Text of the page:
5. Our new neighbors are renting an NCC property and they recently installed bee boxes throughout their property. We are property owners and my husband is deathly allergic to yellow jacket bees like children are to peanut butter. We are very uneasy about this as we haven’t discussed with them and we don’t want to offend them but we don’t want them around to increase his chances of getting stung much higher.

    1. Hi I am writing from the UK so this may not be quite accurate, but as I understand it yellow jackets are wasps not bees. Now, I’ve gone through a venom desensitisation course because I was allergic to BEE venom (it took several years) and the immunologists were very clear: being allergic to wasp venom is a different allergy to honeybee stings. So don’t panic.

  6. Our neighbor two properties down said he would be getting some hives. He asked us not to use our fire pit for family recreational purposes because the smoke would kill the bees. Can the smoke go that distance (about 150 ft) when the wind blows that direction kill the bees?

    1. I have hives on a communal garden area in the UK (“allotments”). We did a huge bonfire of garden detritus (wood, twigs, dried plants) about 60-80 feet away and I watched as the smoke drifted across the hives from time to time, it was a windy day. The bees weren’t bothered AT ALL.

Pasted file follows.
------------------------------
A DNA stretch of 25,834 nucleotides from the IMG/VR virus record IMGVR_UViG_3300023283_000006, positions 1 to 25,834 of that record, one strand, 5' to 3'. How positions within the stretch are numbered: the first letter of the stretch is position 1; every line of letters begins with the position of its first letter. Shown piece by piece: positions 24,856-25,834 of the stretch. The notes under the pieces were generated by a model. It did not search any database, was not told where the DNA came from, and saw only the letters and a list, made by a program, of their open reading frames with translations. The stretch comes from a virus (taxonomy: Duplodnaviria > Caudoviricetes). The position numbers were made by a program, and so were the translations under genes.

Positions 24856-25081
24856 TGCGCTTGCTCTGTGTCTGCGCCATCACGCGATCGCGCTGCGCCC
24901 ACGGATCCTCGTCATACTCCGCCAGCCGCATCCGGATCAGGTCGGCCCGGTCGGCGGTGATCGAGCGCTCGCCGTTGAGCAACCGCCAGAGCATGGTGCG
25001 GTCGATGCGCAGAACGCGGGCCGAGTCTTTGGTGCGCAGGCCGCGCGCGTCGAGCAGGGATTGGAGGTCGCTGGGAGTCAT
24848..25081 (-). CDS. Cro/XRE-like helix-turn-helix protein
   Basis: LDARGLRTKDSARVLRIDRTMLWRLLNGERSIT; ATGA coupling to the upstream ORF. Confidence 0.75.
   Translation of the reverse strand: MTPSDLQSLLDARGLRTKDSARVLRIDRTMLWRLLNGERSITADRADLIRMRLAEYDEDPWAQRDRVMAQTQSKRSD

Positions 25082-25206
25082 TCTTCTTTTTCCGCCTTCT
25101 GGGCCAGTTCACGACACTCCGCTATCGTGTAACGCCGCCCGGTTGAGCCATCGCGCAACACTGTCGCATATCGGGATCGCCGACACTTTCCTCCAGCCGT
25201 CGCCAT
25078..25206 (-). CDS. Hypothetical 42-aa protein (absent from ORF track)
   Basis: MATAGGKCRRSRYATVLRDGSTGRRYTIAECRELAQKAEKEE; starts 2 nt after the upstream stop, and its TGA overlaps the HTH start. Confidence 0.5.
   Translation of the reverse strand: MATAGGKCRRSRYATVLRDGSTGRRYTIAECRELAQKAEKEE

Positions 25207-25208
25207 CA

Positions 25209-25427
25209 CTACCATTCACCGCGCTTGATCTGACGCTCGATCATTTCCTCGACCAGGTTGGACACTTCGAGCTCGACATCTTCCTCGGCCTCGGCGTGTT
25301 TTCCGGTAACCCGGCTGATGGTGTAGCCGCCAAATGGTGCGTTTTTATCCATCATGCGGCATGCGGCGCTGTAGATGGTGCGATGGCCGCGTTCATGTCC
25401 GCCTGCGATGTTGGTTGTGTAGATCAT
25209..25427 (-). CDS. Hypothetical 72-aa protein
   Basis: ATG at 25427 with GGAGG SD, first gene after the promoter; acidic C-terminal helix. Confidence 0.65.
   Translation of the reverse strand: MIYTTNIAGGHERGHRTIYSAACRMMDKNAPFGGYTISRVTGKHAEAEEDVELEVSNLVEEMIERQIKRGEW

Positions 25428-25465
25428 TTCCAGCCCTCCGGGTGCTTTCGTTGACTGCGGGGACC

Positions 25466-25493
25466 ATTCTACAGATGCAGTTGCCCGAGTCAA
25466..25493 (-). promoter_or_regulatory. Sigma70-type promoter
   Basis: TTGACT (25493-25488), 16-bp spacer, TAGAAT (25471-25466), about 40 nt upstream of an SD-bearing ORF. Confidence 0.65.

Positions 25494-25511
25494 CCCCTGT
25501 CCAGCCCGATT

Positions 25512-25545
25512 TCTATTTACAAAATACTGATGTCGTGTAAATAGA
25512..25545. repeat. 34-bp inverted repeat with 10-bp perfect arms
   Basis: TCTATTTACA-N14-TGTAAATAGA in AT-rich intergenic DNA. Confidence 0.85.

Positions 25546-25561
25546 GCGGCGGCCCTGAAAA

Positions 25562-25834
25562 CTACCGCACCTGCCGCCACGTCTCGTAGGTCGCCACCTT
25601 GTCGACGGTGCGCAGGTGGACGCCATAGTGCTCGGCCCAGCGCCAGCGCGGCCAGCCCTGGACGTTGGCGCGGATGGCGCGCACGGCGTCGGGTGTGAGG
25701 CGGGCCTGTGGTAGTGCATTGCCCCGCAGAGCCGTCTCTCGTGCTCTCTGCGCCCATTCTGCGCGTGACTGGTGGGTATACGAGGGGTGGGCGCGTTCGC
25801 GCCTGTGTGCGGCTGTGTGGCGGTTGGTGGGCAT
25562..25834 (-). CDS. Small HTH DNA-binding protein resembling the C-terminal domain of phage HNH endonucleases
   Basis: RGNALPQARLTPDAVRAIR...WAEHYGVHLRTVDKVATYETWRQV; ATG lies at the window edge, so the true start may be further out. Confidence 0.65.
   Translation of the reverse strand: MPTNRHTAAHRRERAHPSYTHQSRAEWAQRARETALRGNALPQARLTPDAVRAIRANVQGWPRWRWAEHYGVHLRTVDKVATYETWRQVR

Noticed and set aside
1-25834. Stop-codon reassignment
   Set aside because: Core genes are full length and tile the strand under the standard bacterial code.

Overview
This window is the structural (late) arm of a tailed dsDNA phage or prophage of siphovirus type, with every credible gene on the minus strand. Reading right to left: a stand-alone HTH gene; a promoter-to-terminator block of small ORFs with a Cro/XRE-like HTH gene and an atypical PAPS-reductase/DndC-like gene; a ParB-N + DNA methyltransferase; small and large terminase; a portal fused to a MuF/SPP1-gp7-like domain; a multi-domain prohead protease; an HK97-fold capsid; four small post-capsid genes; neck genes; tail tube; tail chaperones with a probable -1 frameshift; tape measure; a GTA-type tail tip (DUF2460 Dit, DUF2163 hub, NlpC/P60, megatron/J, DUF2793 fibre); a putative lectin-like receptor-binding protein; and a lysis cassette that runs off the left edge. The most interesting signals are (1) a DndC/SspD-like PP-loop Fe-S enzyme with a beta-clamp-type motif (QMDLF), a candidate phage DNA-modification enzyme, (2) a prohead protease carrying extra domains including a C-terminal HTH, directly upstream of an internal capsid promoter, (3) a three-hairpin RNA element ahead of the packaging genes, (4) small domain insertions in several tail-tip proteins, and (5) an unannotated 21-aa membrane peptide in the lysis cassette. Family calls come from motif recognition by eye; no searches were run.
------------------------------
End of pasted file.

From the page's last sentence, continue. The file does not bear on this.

7. I live in the country no one close. The land is put into the crp program that is 80 acres on one side and 40 on the other. I have dogs and horses. This bee person put the bee hives close to my fence line. I spray that fence line and I have an electric fence up. I have concerns about this deal. I do not own the crp just the acreage.

  8. I collect cans and store them on my property and about once a month I take them to be recycled. Would the bees be drawn to these cans because of the sugar content?

  9. My neighbor has sixty hives. We now can’t enjoy the outdoors in the summer. And it’s from all of the bee poop.
    All over our vehicles, lawn furniture, windows , our deck , literally anything outside gets plastered with bee poop.